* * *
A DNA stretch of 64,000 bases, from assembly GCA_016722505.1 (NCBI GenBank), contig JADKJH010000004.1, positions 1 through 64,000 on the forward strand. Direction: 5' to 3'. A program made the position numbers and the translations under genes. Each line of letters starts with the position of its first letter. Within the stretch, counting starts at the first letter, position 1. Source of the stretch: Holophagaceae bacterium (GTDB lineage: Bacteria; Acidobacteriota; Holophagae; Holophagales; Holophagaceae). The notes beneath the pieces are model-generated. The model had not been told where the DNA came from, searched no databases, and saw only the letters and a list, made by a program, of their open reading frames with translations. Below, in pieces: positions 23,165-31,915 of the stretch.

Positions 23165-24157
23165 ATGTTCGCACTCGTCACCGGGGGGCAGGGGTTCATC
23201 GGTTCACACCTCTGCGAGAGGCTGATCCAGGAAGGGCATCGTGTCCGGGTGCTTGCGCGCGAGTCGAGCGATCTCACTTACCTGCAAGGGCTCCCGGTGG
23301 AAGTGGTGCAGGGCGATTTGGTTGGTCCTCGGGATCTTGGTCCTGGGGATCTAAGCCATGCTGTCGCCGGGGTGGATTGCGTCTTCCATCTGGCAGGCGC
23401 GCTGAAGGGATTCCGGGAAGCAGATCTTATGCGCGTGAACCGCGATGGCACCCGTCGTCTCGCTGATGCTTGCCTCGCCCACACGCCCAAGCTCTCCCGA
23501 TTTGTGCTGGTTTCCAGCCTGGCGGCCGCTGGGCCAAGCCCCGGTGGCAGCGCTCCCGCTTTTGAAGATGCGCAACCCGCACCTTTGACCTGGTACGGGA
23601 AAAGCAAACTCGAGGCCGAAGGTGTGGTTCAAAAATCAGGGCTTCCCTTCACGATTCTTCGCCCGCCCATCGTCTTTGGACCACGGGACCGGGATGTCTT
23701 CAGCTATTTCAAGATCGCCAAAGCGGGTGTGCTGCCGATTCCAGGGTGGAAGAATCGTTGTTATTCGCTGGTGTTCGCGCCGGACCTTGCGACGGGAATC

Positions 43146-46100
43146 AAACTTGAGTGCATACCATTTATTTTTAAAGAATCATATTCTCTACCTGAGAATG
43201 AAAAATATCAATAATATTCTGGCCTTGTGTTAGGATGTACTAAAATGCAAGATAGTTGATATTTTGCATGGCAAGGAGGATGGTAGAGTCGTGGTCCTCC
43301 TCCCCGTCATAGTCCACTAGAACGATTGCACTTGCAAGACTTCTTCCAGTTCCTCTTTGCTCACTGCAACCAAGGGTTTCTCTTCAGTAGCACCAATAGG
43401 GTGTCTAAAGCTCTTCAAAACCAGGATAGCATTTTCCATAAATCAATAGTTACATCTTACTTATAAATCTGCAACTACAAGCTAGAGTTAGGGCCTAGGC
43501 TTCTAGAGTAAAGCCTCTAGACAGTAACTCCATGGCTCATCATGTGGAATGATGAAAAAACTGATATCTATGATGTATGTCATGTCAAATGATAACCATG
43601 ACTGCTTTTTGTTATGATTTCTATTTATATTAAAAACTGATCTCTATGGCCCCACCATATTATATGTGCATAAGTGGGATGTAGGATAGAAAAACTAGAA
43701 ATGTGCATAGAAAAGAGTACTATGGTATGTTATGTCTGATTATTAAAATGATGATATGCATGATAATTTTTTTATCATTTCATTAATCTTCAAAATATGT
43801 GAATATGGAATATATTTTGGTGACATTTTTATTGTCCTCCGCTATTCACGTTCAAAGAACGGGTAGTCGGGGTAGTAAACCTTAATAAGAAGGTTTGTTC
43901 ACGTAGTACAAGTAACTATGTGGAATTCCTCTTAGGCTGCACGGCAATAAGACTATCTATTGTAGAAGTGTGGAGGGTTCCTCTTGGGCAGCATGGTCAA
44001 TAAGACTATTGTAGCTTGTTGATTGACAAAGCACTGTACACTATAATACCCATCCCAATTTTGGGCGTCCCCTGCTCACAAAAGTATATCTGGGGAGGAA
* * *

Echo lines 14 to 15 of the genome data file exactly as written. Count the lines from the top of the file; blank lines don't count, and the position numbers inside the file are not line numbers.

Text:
43401 GTGTCTAAAGCTCTTCAAAACCAGGATAGCATTTTCCATAAATCAATAGTTACATCTTACTTATAAATCTGCAACTACAAGCTAGAGTTAGGGCCTAGGC
43501 TTCTAGAGTAAAGCCTCTAGACAGTAACTCCATGGCTCATCATGTGGAATGATGAAAAAACTGATATCTATGATGTATGTCATGTCAAATGATAACCATG